Roblox shares rise 12% after company beats estimates and issues strong guidance

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The New York Stock Exchange welcomes executives and guests of Roblox in celebration of its direct listing, March 10, 2021.

Roblox reported results for the fiscal fourth quarter on Wednesday that beat consensus estimates on the top and bottom lines. Shares jumped 13% in pre-market trading.

Here’s how the company did:

  • Losses per share: 52 cents vs. 55 cents expected by analysts, according to LSEG, formerly Refinitiv.
  • Revenue (bookings): $1.13 billion vs. $1.08 billion expected, according to LSEG.

The revenue figure is what Roblox calls bookings, a category that includes sales recognized during the quarter and deferred revenue. 

The video game developer generates revenue from sales of its virtual currency called Robux, which players use to dress up their avatars and buy other premium in-game features.

Roblox also reported full-year revenue of $3.52 billion, versus an LSEG consensus estimate of $3.41 billion. The company’s full-year loss per share was $1.87, compared to a consensus estimate of $1.91.

Roblox’s quarterly bookings hit $1.1 billion — the company’s highest ever.

“We enter 2024 with even more conviction of being able to achieve our long-term goal of attracting over 1 billion daily active users with optimism and civility,” Roblox CEO David Baszucki said in a release. The company reported average daily active users, or DAUs, of 71.5 million for the quarter, up 22% compared to the year-ago period.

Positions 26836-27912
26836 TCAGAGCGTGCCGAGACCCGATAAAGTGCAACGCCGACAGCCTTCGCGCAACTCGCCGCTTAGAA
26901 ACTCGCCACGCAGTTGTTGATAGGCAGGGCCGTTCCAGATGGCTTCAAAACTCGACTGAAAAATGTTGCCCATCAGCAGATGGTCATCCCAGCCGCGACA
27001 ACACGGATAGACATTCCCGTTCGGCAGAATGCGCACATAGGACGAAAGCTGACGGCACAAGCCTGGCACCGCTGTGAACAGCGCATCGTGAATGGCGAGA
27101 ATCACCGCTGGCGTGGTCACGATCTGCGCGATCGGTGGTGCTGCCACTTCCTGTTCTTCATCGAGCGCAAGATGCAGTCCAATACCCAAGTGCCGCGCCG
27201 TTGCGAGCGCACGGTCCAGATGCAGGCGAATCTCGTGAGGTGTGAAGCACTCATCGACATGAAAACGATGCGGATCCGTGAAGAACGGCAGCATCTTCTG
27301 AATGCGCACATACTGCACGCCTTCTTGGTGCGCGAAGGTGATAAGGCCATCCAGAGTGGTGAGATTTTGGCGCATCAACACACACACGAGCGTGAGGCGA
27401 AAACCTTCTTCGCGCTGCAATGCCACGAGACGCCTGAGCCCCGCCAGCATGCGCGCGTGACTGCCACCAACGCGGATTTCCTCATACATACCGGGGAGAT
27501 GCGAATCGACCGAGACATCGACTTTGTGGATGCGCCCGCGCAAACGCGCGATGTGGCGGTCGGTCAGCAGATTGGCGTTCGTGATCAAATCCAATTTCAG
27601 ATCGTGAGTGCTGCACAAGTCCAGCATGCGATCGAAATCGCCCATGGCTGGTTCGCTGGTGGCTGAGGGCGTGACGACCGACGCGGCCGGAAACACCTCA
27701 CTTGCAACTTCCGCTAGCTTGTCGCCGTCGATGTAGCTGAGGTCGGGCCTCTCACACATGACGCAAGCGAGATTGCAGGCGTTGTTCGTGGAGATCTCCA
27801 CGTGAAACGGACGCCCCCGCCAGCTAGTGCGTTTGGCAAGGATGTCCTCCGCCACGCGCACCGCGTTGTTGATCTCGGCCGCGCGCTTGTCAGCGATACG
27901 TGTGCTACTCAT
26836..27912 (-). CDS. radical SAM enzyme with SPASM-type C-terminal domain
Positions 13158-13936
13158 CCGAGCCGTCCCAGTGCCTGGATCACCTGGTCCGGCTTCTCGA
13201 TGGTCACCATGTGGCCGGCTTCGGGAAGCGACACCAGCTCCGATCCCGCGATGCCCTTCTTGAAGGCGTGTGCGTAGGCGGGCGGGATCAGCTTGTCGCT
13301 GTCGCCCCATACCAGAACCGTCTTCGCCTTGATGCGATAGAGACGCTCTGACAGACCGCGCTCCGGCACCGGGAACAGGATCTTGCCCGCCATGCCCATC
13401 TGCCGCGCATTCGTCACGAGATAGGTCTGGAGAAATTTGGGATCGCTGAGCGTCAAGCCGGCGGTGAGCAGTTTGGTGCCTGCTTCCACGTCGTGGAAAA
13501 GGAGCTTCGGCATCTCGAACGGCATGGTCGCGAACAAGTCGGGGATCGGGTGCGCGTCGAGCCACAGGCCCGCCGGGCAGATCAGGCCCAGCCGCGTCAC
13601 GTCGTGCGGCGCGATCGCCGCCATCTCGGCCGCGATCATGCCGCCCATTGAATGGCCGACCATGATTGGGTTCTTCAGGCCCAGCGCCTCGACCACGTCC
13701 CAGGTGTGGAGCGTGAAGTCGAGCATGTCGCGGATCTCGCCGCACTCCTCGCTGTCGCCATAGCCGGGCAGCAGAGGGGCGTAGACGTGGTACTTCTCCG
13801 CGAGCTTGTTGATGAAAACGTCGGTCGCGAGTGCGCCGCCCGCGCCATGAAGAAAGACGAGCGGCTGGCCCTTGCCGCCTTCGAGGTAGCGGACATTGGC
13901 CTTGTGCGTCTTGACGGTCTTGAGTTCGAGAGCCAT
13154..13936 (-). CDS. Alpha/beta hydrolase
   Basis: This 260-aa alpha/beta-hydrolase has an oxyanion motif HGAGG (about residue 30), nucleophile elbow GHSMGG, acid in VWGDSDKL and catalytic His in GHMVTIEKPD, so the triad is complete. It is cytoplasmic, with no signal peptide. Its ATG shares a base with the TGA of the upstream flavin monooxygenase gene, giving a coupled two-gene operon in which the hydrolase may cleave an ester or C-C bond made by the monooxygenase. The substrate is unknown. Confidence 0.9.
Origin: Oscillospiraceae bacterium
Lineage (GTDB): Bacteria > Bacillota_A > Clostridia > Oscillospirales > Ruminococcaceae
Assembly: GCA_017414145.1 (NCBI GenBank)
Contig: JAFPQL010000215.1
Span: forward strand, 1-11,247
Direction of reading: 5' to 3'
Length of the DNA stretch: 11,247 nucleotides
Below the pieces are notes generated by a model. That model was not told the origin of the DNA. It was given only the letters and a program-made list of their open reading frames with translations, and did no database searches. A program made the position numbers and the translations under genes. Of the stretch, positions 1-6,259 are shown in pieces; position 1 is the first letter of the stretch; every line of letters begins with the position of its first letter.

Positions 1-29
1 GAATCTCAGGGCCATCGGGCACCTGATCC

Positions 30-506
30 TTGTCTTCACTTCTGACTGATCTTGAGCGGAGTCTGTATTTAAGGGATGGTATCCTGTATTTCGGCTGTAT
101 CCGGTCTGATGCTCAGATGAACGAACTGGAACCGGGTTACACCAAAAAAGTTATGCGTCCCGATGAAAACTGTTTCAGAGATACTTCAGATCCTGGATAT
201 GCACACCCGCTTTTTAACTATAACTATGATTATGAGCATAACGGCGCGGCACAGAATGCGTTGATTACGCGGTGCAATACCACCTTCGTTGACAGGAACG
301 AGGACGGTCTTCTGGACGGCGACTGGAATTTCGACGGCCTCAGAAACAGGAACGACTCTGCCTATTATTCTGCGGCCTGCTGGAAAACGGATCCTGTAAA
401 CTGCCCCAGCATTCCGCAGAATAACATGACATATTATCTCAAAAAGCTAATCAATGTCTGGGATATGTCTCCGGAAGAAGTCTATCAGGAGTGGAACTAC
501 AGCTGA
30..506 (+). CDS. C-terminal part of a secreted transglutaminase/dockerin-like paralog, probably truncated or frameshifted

Roblox’s average DAUs have grown for the past two quarters, after stalled growth in the back half of fiscal year 2022 and a slight slip between the first and second fiscal quarters of 2023.

Average bookings per daily active user increased 3% to $15.75, mirroring a bump that Roblox has historically seen in its fiscal fourth quarter.

“We’re seeing strength, both international as well as older players on the platform,” CEO Baszucki told CNBC’s Steve Kovach, pointing to double-digit growth in both the 13-and-up segment and non-U.S. & Canada segment. “Those are good trends, because those are really big cohorts,” Baszucki said.

The number of engaged hours for users fell from 16 million for the third quarter of 2023 to 15.5 million during the fourth quarter. Still, it represents a 21% spike compared to the year-ago period.

The company provided guidance for 2024 and the first fiscal quarter. The company expects first-quarter bookings between $910 million and $940 million, and a net loss ranging from $342 million and $347 million. It guided to full-year 2024 bookings between $4.1 billion and $4.28 billion, higher than the consensus range of $3.4 billion to $4.27 billion, and a net loss of between $1.37 billion and $1.4 billion.

Personnel costs continue to weigh on the company, although they’ve grown at a slower rate than bookings have. Excluding share-based compensation, quarterly personnel costs grew 24% year over year from $160 million to $198 million, with the sharpest increases reflected in Roblox’s infrastructure and trust and safety teams.

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